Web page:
They damage DNA and create mutations that spur cells to grow into tumors. For radiation protection purposes it is assumed that any dose above zero can increase the risk of radiation-induced cancer (i.e., that there is no threshold).
"For many patients an MRI is the better choice," said Radiologist Isabella Montera.Unlike CT scans, which use X-rays, MRI scans use powerful magnetic fields and radio frequency pulses to produce detailed pictures of organs, soft tissues, bone and other internal body structures.
Differences between normal and abnormal tissue is often clearer on an MRI image than a CT. There there is no radiation involved in an MRI scan.
"It can be a noisy exam and takes typically a longer period of time than CTs," said Montera.4) Chemotherapy
This treatment -- which can be given intravenously (through a vein), by mouth, through an injection (shot), or applied on the skin--destroys not only cancer cells but cells in general.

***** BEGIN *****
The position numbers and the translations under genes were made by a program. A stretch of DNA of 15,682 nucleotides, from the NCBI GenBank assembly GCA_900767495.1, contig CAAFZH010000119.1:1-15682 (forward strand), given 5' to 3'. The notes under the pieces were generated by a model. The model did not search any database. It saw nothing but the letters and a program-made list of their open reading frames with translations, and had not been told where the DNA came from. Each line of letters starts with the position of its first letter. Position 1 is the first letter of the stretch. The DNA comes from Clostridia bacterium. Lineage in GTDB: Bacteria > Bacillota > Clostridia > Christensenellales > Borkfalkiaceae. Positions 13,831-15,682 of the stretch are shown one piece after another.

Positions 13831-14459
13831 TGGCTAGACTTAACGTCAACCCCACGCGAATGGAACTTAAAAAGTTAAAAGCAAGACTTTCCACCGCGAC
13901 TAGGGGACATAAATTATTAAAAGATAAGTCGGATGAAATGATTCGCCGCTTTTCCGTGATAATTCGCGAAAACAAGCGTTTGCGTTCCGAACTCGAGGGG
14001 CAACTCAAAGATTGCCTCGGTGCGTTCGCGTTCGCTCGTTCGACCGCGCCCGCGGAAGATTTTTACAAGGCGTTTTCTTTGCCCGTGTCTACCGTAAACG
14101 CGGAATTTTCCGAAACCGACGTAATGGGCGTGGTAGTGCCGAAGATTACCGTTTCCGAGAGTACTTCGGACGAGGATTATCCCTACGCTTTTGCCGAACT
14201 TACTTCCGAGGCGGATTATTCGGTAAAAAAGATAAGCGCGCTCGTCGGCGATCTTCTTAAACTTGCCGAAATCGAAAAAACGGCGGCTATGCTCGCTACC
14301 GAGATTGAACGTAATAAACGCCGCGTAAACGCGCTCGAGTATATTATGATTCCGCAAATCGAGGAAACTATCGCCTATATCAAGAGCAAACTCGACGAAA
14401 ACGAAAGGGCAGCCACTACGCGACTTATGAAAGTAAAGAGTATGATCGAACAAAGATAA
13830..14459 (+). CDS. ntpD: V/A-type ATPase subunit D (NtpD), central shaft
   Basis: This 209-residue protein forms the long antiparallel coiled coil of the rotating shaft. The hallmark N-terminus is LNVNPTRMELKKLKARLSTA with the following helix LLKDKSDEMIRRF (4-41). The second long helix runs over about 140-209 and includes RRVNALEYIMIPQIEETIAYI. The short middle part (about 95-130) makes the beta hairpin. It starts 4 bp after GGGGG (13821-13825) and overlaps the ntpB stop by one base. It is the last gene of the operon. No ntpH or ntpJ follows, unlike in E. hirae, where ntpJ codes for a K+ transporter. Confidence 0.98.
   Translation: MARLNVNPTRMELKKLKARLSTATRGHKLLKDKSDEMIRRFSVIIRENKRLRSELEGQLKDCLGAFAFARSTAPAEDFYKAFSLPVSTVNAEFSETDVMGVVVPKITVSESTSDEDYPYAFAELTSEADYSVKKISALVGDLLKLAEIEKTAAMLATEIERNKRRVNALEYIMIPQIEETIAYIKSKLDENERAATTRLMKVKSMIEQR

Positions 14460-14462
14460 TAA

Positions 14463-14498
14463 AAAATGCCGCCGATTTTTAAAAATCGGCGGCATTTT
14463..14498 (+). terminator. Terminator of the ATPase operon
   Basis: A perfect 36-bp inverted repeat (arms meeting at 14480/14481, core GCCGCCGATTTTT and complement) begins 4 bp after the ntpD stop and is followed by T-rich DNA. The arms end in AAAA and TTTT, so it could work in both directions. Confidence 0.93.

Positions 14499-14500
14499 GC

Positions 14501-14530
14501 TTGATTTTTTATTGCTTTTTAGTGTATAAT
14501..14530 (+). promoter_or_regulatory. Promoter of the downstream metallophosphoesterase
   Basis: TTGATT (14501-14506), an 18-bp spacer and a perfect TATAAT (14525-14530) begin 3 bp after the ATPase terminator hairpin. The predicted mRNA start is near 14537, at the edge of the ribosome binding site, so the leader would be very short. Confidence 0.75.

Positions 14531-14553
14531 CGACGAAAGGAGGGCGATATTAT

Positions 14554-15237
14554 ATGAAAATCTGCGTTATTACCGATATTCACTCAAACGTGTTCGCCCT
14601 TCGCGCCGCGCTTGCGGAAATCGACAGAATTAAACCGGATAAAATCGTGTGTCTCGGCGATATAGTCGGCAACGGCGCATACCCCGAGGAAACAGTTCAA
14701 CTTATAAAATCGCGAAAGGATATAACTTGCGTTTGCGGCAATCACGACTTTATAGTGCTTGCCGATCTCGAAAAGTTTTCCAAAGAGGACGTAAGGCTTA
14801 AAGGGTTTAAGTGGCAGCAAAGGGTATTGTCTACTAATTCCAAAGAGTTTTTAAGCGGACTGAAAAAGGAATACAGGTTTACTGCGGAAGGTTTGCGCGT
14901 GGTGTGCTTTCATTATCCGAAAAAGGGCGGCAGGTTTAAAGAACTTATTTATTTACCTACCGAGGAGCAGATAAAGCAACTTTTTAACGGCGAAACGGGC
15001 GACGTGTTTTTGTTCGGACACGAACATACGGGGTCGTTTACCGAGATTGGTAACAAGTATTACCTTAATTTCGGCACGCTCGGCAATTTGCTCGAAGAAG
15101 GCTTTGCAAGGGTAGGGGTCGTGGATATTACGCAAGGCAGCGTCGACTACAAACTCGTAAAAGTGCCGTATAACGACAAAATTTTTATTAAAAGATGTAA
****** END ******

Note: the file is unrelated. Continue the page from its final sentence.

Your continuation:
Chemotherapy is not particularly effective, nor does it decrease morbidity, mortality or diminish any specific cancer rates. In fact, it does the opposite. Chemotherapy boosts cancer growth and long-term mortality rates.
Most chemotherapy patients either die or are plagued with illness within 10-15 years after treatment. It destroys their immune system, increases neuro-cognitive decline, disrupts endocrine functioning and causes organ and metabolic toxicities.
If a "magic bullet" were used FIRST by orthodox medicine, meaning the cut/burn/slash/poison treatments were avoided, a 90% true cure rate would be easy to achieve.
But the fact is that the leaders in the medical community have absolutely no interest in finding a "magic bullet." A "magic bullet" would cost the drug companies hundreds of billions of dollars, and patients would have less hospitalization and less doctor visits, etc.
Colonoscopies use a viewing tube that enables an examiner (usually a gastroenterologist) to evaluate the appearance of the inside of the colon (large bowel).